Some of this is just her age– and of course I felt the same way at her age. You want to believe that your own life will have a happy ending, so you read up on them. But my sister has an option that I didn’t have: of staying in that fantasy world way into her adolescence, into her adulthood. And yeah, that scares me.

I mean, okay, I read Dealing with Dragons in 2nd grade and definitely had a brief love affair with ass-kicking princesses, but then I displaced my mystery/fantasy attractions onto Celtic and Irish culture (cultural “oops!” moment), and then was kicked into reality when my family filed for bankruptcy. And I don’t think you have to stop playing dress up when you’re an adult– but at 20, you can dress up for a multitude of awesome reasons (themed party? mood elevator?) that do not involve impersonating a comic character.

Then, the other day, my sister said something that clicked: something along the lines of “I don’t want to read a violent book.. then it’s just like watching TV.”

Oh. Duh.

What else would explain the rise of all-encompassing escapist media cultures? Not only do they offer the option to leave your own life behind and enter into the lives of characters, but you can rewrite their lives and plots to bring your personally preferred ending into “reality.” In a sick, sort of ironically American way, we’re bringing up a generation that’s more saturated with “reality” than any before– in the sense that they’re being exposed to mindless sex, mass violence, and all sorts of subtle visual and psychological messages about the meaninglessness and futility of the world, way earlier than any other generation of Americans.

Sure, television in the 1950’s was a facade as well, serving to reinforce all sorts of gender and racial stereotypes. But at least then a kid came face to face with reality through a personal experience–actually having awkward unsafe sex, getting in a physical fight–instead of having it ingrained from birth by both TV/movies as well as the news, which supposedly covers real life.***

For me, this was an important message for me as a writer. It’s dangerous to write too sentimentally (readers will not be able to reconcile the text with their own lives), but it’s also dangerous to indulge in violence and meaninglessness in the name of “realistic” writing. For my sister (and, I assume, most American kids born after her) there is another, far more appealing option just waiting on the computer.

I highly recommend “The Future of Reading: Digital Versus Print,” an article from a series in the New York Times about “how the Internet and other technological and social forces are changing the way people read.”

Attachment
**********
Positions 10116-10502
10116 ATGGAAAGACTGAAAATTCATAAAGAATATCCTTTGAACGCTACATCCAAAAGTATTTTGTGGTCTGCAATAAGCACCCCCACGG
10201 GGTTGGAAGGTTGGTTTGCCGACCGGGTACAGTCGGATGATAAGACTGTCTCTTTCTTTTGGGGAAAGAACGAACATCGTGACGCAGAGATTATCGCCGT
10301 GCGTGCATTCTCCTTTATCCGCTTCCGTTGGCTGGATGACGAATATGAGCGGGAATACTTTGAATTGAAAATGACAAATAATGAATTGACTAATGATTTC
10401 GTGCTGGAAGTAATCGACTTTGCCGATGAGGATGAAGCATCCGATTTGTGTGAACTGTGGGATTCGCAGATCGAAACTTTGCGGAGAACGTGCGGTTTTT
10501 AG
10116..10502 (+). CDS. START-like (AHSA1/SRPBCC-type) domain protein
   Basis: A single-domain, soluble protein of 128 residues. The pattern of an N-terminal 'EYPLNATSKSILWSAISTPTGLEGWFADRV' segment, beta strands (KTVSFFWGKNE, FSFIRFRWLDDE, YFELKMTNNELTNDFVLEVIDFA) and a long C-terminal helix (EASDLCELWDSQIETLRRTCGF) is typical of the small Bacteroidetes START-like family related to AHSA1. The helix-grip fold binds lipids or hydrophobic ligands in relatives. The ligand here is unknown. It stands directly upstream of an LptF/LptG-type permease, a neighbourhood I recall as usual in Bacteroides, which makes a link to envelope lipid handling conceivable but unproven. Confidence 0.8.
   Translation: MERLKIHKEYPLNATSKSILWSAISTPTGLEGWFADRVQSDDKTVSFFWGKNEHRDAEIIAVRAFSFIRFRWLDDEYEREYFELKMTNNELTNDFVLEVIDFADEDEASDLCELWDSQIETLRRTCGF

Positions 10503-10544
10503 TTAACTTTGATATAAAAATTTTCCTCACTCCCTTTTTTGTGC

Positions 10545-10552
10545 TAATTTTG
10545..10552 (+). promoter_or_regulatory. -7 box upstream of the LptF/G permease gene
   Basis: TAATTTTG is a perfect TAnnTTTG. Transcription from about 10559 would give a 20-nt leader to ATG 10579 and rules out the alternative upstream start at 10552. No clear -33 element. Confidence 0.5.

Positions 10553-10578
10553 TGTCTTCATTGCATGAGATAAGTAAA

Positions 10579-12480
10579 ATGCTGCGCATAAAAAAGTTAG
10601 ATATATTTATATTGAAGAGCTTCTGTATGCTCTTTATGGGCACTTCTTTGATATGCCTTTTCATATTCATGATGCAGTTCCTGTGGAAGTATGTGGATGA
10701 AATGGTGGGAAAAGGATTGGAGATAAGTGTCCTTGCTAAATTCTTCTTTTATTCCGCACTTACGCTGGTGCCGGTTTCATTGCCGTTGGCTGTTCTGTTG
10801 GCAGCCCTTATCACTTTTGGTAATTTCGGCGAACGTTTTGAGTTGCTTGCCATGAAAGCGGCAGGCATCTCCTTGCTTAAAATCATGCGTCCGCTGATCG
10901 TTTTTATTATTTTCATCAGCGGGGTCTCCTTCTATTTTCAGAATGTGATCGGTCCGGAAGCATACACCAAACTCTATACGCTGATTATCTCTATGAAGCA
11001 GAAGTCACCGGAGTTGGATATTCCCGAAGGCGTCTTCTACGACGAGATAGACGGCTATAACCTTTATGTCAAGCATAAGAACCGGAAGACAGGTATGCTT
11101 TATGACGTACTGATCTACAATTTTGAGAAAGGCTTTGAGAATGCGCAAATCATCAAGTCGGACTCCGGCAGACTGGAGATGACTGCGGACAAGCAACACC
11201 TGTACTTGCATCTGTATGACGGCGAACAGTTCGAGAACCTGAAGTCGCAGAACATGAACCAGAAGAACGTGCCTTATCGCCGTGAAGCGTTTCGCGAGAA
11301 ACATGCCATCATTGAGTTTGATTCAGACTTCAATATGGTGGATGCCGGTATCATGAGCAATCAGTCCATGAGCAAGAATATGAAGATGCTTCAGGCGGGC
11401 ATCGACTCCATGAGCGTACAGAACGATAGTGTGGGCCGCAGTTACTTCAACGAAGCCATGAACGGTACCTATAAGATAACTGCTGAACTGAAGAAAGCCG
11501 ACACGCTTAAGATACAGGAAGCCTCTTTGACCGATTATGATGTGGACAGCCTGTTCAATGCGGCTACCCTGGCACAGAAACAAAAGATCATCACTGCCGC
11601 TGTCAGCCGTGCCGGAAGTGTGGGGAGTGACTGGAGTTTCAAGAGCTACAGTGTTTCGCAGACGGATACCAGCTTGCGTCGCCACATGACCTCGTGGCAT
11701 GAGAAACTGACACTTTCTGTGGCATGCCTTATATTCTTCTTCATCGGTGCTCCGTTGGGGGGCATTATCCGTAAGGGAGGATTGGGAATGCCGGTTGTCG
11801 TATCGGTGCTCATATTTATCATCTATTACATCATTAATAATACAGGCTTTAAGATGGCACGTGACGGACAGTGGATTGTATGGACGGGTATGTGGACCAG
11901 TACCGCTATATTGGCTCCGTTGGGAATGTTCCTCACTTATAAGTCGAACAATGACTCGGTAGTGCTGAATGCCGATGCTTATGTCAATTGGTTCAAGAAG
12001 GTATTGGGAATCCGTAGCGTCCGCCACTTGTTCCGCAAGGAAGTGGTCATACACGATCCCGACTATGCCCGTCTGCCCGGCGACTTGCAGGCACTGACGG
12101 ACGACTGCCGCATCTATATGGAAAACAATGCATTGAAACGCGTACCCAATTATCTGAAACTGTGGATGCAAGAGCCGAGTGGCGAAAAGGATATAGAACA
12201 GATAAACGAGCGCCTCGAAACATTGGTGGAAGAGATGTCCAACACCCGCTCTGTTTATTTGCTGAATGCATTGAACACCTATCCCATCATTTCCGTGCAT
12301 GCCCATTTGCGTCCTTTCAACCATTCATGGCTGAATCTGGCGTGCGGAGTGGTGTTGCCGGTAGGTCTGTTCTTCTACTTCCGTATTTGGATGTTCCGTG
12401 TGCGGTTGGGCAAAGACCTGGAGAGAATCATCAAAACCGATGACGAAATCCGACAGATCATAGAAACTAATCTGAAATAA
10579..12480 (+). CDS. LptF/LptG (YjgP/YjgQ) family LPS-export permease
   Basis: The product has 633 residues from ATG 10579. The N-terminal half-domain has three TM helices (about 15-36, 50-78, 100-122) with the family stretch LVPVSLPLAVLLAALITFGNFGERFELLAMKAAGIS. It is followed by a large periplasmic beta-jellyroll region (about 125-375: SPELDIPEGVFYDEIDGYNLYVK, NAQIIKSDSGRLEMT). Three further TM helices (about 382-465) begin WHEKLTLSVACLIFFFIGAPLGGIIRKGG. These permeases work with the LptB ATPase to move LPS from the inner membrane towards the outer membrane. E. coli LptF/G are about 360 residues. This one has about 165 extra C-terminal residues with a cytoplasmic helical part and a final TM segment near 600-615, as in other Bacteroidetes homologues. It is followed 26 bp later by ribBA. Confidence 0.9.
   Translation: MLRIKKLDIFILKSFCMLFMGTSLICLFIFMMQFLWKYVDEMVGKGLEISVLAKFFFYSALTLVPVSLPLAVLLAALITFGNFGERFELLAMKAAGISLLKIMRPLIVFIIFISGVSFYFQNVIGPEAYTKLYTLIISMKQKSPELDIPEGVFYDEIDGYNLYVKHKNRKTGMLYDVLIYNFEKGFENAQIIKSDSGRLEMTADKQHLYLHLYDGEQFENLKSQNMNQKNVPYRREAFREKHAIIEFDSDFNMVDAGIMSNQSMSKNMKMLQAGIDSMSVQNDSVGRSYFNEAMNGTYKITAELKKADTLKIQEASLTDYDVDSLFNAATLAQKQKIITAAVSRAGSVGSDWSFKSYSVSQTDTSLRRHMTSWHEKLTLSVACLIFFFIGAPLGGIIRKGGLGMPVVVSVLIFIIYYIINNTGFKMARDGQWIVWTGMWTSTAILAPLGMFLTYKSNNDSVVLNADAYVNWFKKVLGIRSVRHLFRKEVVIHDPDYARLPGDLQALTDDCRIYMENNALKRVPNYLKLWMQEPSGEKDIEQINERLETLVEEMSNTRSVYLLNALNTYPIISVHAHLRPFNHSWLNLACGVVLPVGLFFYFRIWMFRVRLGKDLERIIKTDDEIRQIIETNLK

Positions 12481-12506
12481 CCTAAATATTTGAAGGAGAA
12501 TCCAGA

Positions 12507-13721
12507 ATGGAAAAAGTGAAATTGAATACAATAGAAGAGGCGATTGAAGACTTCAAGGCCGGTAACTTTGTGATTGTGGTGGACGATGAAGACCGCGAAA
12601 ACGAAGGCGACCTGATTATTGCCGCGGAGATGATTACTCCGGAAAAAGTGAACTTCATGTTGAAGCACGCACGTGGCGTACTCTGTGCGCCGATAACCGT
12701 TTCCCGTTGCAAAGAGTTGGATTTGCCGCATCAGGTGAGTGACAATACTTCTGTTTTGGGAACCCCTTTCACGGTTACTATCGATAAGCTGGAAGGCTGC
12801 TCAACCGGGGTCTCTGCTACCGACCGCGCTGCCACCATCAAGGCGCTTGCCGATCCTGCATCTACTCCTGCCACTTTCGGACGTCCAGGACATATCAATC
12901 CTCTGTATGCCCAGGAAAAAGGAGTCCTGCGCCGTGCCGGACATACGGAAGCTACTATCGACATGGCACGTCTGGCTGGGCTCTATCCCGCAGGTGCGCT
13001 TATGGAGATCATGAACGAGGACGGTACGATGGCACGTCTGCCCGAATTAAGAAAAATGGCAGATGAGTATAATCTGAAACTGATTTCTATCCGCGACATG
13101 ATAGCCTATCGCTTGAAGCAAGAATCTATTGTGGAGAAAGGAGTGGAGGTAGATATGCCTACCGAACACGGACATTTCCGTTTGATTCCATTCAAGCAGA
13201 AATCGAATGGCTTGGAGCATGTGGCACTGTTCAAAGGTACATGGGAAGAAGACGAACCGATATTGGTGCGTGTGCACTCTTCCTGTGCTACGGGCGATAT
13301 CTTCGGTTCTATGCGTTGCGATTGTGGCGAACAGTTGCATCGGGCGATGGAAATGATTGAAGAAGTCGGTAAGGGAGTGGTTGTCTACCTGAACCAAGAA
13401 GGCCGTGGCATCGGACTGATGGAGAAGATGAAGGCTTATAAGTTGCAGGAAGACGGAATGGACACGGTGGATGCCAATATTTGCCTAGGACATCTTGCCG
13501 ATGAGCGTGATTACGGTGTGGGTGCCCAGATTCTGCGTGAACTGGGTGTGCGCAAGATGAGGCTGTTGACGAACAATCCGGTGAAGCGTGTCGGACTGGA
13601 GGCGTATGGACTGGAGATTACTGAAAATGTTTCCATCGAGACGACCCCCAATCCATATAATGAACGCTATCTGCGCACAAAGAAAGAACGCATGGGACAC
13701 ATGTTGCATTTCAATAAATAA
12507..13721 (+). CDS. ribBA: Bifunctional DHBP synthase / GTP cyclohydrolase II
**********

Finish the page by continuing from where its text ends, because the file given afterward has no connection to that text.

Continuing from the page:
The good news is that my sister seems to be embarking on a fascinating quest to balance escapism with awareness. When I introduced her to I Love Lucy, she became obsessed. She even tried convincing her science teacher to watch it– though the teacher, a 30-something who would have grown up with the more contemporary relationship to technology, claimed she “didn’t like things in black and white.”

The even better news is that when my sister and I watch I Love Lucy, we laugh hard and then yell in protest when something ridiculously sexist happens. Has anybody seen the episode where Lucy starves herself to be thin enough to perform in Ricky’s show, and has to be carried off in a stretcher at the end? Yes, hilarity. It used to be just me pointing out all the sexism on the show, but lately my sister has been bringing things up as well.

Makes me proud, it does.


*Although I struggle with an underlying distaste for these game cultures in general, my hunch is that this is more of an internal struggle with growing up under the “nerd” label, and with my own desire for escapism.

** (yeah, she’s sort of an advanced reader)

*** I’m clearly underestimating the detriment that white racist sexist heteronormative television had on earlier generations. I only want to point out that it may have been better than today’s media culture in at least one way.

Screen Time

For the past three years, I’ve been taking a break from movies. Actually, from screens in general– I can’t remember the last time I watched a television show. This is partly because of a general cultural transition shifting our idle time from TV’s to computers– but it’s also a deliberate way of life. I made a basic post about this decision already. I wouldn’t say that it’s been an “experiment,” per say, but I’ve certainly noticed the effects. Thus I bring you… the effects!

The Good:

  • I’m a hell of a lot more productive. I’m reading more and producing more art than I ever have.
  • I can have a conversation without compulsive ADHD-like symptoms, i.e. checking my phone, sending a text message, taking out my laptop. Obviously this skill is hindered when the other person is exhibiting these symptoms, but still, it comes in handy…
  • I notice the real world. I notice the weather, the people on the street, the taste of my coffee.
  • I engage with things that directly affect me (my family, the local debate about building a Wal-Mart on a Civil War Battlefield site, etc.), instead of things that don’t (i.e. the lives of celebrities, that ‘ugly’ contestant on Britain’s Got Talent, a funny youtube video, etc.)

The Bad:

  • It’s been harder to maintain conversations with certain friends. I don’t get any of their references, and they don’t seem to know about anything that hasn’t happened on a screen.
  • I’m a bit of a ornery old man when it comes to kids on cellphones. Sometimes I just want to knock it out of their hands…

That being said, I do think there is some amazing stuff being produced in the cinema. It’s one of the few “screen-places” that can still affect deep and genuine emotions about political things. I don’t know how many people actually walk out of the movie theater and decide to change something about their lives as a result of seeing a movie, but eh, that’s not something that I can really control.

So here’s some wide-releases that I’m excited about (in addition to Good Hair, Chris Rock’s documentary)

Art adventures, literary hangovers, rural politics and other songs worth sharing.